This past fall, we discussed the importance of preventing frozen pipes. This is an unfortunately common problem during this time of the year, as temperatures drop below freezing outside and effect any outdoor plumbing you may have, in addition to indoor plumbing that’s hidden behind walls and beneath floors—which describes the majority of your plumbing system!
Regardless of whether or not you took preventive measures, you may have still ended up with frozen pipes. So, what do you do about it? Your first instinct is likely to try to thaw them on your own—perhaps with a hairdryer or some type of heavy duty garage equipment you have, like a blow torch. Resist this temptation! You can do more harm than good, damaging your pipes and increasing the likelihood of injury.
For safe and effective plumbing repair in Salt Lake City, UT, reach out to our team. Here’s what you can expect, when you do.
What Happens When Pipes Freeze?
Before we continue, it’s important for you to understand why frozen pipes are such a big deal. Water expands as it freezes, so when that water freezes within your pipes, it pushes outward and puts an increased amount of pressure on the pipe walls. Eventually, this pressure will create a rupture in your pipe, which is understandably bad news. This is why it’s so important to take steps to protect your pipes.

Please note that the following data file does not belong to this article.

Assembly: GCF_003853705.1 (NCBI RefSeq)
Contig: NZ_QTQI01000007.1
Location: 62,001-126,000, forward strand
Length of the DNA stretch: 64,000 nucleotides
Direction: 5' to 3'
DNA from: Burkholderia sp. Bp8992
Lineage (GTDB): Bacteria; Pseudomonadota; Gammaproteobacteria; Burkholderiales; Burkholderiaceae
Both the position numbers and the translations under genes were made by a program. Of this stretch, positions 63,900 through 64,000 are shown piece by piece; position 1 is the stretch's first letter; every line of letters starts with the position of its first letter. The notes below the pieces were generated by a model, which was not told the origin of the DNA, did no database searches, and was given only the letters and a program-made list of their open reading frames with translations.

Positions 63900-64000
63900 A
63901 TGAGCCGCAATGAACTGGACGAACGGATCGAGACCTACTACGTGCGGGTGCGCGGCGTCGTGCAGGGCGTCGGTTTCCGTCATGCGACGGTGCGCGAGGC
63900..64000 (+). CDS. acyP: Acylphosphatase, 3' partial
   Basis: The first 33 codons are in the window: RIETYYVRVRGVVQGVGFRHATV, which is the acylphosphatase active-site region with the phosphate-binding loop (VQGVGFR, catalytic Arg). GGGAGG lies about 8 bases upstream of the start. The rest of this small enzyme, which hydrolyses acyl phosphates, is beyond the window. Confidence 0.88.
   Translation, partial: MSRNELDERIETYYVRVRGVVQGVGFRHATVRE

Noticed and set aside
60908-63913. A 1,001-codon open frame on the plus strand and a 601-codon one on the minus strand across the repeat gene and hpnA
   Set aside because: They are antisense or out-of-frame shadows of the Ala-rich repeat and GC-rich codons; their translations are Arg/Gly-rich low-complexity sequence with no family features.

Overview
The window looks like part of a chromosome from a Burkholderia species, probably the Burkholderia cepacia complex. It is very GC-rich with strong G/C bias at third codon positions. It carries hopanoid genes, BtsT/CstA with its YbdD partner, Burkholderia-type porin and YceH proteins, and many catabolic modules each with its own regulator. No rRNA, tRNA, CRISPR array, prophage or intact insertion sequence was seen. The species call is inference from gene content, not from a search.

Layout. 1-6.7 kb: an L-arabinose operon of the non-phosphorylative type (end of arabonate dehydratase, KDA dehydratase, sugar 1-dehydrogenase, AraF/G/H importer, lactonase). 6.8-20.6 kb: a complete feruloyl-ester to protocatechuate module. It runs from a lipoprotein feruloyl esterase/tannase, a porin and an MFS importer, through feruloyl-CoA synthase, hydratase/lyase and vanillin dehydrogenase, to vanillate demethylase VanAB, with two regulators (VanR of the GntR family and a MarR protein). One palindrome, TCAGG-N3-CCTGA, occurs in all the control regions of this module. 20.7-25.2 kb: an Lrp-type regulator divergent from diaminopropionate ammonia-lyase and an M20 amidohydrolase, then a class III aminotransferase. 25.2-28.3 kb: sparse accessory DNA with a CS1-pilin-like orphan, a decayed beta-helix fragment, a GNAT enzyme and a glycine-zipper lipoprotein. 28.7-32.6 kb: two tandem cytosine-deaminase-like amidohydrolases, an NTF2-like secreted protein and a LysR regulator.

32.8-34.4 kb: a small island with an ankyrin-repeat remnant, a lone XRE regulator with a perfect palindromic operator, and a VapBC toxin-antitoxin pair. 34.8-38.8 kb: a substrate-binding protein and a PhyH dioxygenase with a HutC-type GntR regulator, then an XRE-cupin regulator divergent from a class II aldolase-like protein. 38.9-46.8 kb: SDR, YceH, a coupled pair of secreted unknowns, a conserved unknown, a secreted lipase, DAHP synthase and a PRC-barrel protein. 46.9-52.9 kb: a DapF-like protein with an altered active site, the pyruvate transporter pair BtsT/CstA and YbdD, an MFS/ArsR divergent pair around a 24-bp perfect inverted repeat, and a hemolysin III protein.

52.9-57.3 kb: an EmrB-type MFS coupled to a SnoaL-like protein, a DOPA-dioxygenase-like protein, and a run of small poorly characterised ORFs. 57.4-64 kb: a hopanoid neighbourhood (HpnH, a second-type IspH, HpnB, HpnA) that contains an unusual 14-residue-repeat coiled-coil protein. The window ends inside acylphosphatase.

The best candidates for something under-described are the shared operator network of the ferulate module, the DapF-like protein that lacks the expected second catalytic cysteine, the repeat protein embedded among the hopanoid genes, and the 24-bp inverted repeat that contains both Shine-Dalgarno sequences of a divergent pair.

Preventing Frozen Pipes
As we discussed in the above-mentioned blog post, there are a number of steps you can take to prevent this from occurring to begin with. For instance, for your outdoor plumbing, you should open and drain all the faucets. You should also insulate any pipes that you’ll be using this winter—particularly pipes that run outdoors or through outdoor facing walls. Finally, you should leave your kitchen sink and bathroom sinks cabinets cracked open, so the heat from your heating system can reach them.
Again, however, you may have done all this only to end up with frozen pipes anyway. Is there anything you can do?
Thawing Frozen Pipes
Open the faucet to that pipe all the way if you haven’t already. This way, when the ice begins to melt it will be able to escape. You may be able to thaw the pipes on your own through a very gradual process of heating up the space they’re in with a space heater. Do NOT leave this area unattended while you do this.
If this doesn’t work, or if you are nervous about attempting to thaw your pipes on your own, then the next step is to call a professional plumber. We have methods and tools we can use for problems such as this, and we’ll ensure that if any subsequent damage occurs due to the frozen pipes, that it is addressed right away to get your plumbing system back up and running.
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